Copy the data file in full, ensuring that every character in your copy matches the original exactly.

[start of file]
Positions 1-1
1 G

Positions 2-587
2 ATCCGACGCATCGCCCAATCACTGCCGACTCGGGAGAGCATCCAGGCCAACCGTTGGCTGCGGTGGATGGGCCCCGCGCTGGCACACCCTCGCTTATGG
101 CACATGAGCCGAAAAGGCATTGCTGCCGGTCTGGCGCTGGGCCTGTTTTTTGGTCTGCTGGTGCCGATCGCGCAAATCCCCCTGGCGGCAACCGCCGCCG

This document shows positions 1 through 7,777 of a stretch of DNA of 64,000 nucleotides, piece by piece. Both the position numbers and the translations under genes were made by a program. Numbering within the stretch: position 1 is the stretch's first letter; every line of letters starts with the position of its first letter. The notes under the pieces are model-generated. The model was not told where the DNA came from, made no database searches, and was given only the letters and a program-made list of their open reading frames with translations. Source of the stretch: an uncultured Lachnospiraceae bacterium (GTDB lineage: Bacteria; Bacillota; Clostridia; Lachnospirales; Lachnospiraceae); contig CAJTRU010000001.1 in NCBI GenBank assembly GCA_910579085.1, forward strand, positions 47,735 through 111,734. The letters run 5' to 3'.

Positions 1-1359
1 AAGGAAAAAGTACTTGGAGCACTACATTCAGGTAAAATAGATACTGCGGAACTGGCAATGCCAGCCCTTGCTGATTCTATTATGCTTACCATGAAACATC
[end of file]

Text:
Positions 1-1
1 G

Positions 2-587
2 ATCCGACGCATCGCCCAATCACTGCCGACTCGGGAGAGCATCCAGGCCAACCGTTGGCTGCGGTGGATGGGCCCCGCGCTGGCACACCCTCGCTTATGG
101 CACATGAGCCGAAAAGGCATTGCTGCCGGTCTGGCGCTGGGCCTGTTTTTTGGTCTGCTGGTGCCGATCGCGCAAATCCCCCTGGCGGCAACCGCCGCCG

This document shows positions 1 through 7,777 of a stretch of DNA of 64,000 nucleotides, piece by piece. Both the position numbers and the translations under genes were made by a program. Numbering within the stretch: position 1 is the stretch's first letter; every line of letters starts with the position of its first letter. The notes under the pieces are model-generated. The model was not told where the DNA came from, made no database searches, and was given only the letters and a program-made list of their open reading frames with translations. Source of the stretch: an uncultured Lachnospiraceae bacterium (GTDB lineage: Bacteria; Bacillota; Clostridia; Lachnospirales; Lachnospiraceae); contig CAJTRU010000001.1 in NCBI GenBank assembly GCA_910579085.1, forward strand, positions 47,735 through 111,734. The letters run 5' to 3'.

Positions 1-1359
1 AAGGAAAAAGTACTTGGAGCACTACATTCAGGTAAAATAGATACTGCGGAACTGGCAATGCCAGCCCTTGCTGATTCTATTATGCTTACCATGAAACATC